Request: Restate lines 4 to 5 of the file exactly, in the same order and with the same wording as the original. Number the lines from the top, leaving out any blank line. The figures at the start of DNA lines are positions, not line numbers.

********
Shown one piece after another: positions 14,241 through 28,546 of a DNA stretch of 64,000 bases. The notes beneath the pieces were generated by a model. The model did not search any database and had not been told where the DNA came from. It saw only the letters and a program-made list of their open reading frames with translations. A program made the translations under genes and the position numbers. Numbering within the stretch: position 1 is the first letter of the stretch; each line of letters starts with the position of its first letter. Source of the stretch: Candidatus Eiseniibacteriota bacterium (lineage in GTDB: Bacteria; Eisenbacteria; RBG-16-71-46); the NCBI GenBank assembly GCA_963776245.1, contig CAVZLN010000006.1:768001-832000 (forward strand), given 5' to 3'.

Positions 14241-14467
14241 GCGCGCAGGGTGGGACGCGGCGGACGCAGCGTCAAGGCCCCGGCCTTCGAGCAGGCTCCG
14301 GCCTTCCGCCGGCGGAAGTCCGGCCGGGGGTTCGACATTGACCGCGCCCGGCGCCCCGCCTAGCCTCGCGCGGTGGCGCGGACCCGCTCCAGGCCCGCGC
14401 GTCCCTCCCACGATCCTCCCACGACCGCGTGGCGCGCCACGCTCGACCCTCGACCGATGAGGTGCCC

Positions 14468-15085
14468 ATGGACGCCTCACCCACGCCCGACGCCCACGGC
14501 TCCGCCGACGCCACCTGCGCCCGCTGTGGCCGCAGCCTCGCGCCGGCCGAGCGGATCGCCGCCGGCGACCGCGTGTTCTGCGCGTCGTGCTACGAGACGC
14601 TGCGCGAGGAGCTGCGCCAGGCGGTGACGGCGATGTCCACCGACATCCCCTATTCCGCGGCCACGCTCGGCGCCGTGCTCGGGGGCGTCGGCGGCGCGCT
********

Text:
14301 GCCTTCCGCCGGCGGAAGTCCGGCCGGGGGTTCGACATTGACCGCGCCCGGCGCCCCGCCTAGCCTCGCGCGGTGGCGCGGACCCGCTCCAGGCCCGCGC
14401 GTCCCTCCCACGATCCTCCCACGACCGCGTGGCGCGCCACGCTCGACCCTCGACCGATGAGGTGCCC